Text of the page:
[Haskell-cafe] Re: [Haskell] Top Level <-

Lennart Augustsson lennart at augustsson.net
Wed Aug 27 18:00:12 EDT 2008

IMO, there's no justification for having IORefs etc in the IO monad.
They should be in a separate monad.  There could then be an operation
to lift that monad to the IO monad, if you so wish.
But wait, we already have that, it's the ST monad!  (So there is no

  -- Lennart

On Wed, Aug 27, 2008 at 10:50 PM, Jonathan Cast
<jonathanccast at fastmail.fm> wrote:
> On Thu, 2008-08-28 at 01:23 +0400, Bulat Ziganshin wrote:
>> Hello Jonathan,
>> Thursday, August 28, 2008, 1:11:35 AM, you wrote:
>> >> IORefs got their names because they are implemented in IO monad :)
>> > But why are they implemented in the IO monad?
>> because they need its features. but i/o may be implemented w/o IORefs.
>> so sequence was: searching for a was to make i/o in Haskell (you can
>> read about this in "History of Haskell"), finding monads as general
>> approach to implement side-effects,
> Note that this was true even in Haskell 1.0: the Haskell report included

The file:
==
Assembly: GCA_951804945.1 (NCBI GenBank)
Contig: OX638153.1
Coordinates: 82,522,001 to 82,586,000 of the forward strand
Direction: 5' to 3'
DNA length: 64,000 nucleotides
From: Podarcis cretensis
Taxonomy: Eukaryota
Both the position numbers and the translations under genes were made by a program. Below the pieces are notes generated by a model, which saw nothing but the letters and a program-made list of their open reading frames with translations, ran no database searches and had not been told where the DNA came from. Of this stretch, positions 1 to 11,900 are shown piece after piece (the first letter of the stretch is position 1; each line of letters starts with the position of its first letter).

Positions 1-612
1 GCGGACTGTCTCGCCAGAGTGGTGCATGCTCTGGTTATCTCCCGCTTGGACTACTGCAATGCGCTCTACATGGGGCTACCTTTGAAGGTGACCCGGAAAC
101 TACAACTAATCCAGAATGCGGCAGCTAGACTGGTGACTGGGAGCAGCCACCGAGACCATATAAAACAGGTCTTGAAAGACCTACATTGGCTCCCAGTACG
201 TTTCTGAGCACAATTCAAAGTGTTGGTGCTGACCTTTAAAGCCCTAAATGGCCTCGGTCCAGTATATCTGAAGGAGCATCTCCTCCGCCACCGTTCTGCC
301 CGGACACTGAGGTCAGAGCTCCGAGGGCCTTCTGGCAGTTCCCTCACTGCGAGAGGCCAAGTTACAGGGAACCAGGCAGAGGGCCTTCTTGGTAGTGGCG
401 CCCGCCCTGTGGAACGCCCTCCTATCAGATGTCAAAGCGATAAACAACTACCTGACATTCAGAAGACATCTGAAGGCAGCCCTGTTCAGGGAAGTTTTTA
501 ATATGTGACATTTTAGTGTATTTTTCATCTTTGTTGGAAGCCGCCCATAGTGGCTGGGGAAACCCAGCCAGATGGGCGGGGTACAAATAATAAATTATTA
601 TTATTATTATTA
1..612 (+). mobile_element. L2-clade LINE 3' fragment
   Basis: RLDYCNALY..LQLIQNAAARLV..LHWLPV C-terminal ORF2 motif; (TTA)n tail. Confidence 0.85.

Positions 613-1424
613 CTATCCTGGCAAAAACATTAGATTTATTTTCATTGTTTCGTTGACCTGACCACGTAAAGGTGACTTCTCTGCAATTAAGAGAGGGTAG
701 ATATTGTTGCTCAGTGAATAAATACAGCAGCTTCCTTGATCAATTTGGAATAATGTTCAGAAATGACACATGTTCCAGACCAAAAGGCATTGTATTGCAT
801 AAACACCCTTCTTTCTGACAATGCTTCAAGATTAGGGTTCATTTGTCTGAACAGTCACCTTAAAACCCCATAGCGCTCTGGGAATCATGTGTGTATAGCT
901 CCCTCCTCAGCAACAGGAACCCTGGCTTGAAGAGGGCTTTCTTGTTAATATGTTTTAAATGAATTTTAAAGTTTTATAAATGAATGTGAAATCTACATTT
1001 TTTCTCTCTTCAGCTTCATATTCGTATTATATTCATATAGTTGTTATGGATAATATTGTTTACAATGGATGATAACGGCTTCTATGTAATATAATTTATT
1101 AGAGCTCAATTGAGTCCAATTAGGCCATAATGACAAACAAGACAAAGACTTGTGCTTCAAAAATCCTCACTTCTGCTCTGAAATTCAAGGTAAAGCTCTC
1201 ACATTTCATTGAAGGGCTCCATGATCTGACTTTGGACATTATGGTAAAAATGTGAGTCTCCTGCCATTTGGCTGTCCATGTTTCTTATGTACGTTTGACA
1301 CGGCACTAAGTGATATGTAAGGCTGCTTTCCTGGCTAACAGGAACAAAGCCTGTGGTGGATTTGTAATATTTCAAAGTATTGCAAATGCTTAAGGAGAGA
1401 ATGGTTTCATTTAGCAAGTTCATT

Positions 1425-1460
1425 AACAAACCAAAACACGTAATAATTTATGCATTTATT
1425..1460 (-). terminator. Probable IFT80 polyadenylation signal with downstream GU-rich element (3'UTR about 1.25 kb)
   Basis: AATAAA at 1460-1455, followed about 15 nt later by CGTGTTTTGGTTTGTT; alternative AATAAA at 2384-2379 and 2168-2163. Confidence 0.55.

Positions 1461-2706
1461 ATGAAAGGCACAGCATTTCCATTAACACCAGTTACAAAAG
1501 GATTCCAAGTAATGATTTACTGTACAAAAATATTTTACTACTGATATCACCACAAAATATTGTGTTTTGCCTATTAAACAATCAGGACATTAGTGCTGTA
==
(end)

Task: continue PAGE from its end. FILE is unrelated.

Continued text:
> example code with definitions of (>>=) and return in the context of I/O,
> but without the explicit recognition of the connection to monads.
>> naming one of monads used to
>> interact with external world as IO, adding "variables" support to list
>> of operations of this monad
> Do you really think I'm unaware of the history?  I know what happened,
> what I don't understand is, looking at the matter from a language-design
> perspective circa 2008, IORefs would go in the same monad as Handles.
> What is the theoretical justification for this, independent of GHC's
> current implementation of these and their requisite monad(s)?
> jcc
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